Writing Servers


This document explains how you can use Twisted to implement network protocol parsing and handling for TCP servers (the same code can be reused for SSL and Unix socket servers). There is a separate document covering UDP.

Your protocol handling class will usually subclass twisted.internet.protocol.Protocol. Most protocol handlers inherit either from this class or from one of its convenience children. An instance of the protocol class is instantiated per-connection, on demand, and will go away when the connection is finished. This means that persistent configuration is not saved in the Protocol.

The persistent configuration is kept in a Factory class, which usually inherits from twisted.internet.protocol.Factory. The buildProtocol method of the Factory is used to create a Protocol for each new connection.

It is usually useful to be able to offer the same service on multiple ports or network addresses. This is why the Factory does not listen to connections, and in fact does not know anything about the network. See the endpoints documentation for more information, or IReactorTCP.listenTCP and the other IReactor*.listen* APIs for the lower level APIs that endpoints are based on.

This document will explain each step of the way.


As mentioned above, this, along with auxiliary classes and functions, is where most of the code is. A Twisted protocol handles data in an asynchronous manner. The protocol responds to events as they arrive from the network and the events arrive as calls to methods on the protocol.

Here is a simple example:

from twisted.internet.protocol import Protocol

class Echo(Protocol):

    def dataReceived(self, data):

This is one of the simplest protocols. It simply writes back whatever is written to it, and does not respond to all events. Here is an example of a Protocol responding to another event:

from twisted.internet.protocol import Protocol

class QOTD(Protocol):

    def connectionMade(self):
        self.transport.write("An apple a day keeps the doctor away\r\n")

This protocol responds to the initial connection with a well known quote, and then terminates the connection.

The connectionMade event is usually where setup of the connection object happens, as well as any initial greetings (as in the QOTD protocol above, which is actually based on RFC 865). The connectionLost event is where tearing down of any connection-specific objects is done. Here is an example:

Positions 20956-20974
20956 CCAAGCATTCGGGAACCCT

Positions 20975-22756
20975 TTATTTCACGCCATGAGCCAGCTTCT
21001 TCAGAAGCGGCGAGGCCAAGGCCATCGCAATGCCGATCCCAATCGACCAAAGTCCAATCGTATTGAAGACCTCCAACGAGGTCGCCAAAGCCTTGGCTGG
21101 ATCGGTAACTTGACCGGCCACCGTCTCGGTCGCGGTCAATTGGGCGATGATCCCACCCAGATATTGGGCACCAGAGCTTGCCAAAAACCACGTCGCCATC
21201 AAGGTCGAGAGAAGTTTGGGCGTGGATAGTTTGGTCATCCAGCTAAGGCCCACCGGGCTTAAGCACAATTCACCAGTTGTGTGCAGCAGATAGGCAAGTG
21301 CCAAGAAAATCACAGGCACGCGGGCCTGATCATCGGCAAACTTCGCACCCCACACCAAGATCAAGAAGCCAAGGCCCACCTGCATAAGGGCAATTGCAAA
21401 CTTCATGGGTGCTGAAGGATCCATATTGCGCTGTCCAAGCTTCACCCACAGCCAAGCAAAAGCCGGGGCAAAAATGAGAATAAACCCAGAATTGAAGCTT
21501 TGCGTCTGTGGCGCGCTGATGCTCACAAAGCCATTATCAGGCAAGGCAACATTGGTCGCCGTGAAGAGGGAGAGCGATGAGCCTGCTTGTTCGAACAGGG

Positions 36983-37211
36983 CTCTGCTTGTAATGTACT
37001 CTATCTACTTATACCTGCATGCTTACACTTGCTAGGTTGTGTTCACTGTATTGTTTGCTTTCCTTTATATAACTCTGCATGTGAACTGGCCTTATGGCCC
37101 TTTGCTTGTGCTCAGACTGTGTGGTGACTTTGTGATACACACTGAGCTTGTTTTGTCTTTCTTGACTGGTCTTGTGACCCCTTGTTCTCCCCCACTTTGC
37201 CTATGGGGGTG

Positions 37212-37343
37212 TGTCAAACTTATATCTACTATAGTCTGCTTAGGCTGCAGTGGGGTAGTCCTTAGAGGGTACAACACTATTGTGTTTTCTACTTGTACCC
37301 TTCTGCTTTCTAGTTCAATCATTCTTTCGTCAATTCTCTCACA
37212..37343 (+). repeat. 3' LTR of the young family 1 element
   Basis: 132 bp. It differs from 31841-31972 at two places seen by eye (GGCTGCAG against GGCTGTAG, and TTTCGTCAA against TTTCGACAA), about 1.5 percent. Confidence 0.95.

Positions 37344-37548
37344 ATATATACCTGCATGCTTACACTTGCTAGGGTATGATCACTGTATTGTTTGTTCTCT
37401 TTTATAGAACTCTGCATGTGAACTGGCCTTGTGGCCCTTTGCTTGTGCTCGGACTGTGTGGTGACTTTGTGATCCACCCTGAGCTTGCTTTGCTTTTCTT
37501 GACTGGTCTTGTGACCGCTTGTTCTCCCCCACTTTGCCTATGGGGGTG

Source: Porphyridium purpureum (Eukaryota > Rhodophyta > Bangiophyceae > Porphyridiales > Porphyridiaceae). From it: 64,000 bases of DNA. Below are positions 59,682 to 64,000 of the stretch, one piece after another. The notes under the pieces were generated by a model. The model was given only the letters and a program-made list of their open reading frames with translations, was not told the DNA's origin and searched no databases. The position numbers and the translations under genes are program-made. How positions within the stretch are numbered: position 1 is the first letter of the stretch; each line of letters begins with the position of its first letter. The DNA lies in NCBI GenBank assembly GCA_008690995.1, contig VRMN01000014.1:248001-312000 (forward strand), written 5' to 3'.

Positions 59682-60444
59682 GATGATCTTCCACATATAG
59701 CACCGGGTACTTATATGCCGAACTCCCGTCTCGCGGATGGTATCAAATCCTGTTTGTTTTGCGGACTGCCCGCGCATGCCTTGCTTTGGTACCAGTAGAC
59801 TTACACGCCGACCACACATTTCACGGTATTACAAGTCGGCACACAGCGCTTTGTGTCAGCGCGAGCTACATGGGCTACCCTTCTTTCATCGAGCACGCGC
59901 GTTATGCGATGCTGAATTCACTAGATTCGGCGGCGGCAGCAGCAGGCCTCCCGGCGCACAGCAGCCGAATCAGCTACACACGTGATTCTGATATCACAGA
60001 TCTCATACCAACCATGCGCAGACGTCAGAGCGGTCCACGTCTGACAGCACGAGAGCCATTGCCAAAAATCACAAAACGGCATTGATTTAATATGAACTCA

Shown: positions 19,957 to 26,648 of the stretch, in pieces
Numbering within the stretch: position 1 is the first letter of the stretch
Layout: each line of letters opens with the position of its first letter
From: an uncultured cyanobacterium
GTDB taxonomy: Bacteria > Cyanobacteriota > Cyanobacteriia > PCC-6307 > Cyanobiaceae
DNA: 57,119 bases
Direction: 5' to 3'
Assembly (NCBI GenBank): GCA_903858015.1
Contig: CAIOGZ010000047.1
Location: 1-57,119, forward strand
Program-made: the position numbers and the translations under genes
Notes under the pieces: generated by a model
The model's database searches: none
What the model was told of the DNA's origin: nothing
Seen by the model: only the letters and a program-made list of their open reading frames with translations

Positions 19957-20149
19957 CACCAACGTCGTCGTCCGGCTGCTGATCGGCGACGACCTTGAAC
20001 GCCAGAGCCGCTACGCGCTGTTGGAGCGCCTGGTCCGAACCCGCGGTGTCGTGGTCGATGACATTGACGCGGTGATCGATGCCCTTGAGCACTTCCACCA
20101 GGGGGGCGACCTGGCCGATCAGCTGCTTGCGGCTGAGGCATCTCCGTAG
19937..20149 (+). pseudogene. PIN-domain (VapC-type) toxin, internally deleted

from twisted.internet.protocol import Protocol

class Echo(Protocol):

    def __init__(self, factory):
        self.factory = factory

    def connectionMade(self):
        self.factory.numProtocols = self.factory.numProtocols + 1
            "Welcome! There are currently %d open connections.\n" %

    def connectionLost(self, reason):
        self.factory.numProtocols = self.factory.numProtocols - 1

    def dataReceived(self, data):

Here connectionMade and connectionLost cooperate to keep a count of the active protocols in a shared object, the factory. The factory must be passed to Echo.__init__ when creating a new instance. The factory is used to share state that exists beyond the lifetime of any given connection. You will see why this object is called a “factory” in the next section.

loseConnection() and abortConnection()

In the code above, loseConnection is called immediately after writing to the transport. The loseConnection call will close the connection only when all the data has been written by Twisted out to the operating system, so it is safe to use in this case without worrying about transport writes being lost. If a producer is being used with the transport, loseConnection will only close the connection once the producer is unregistered.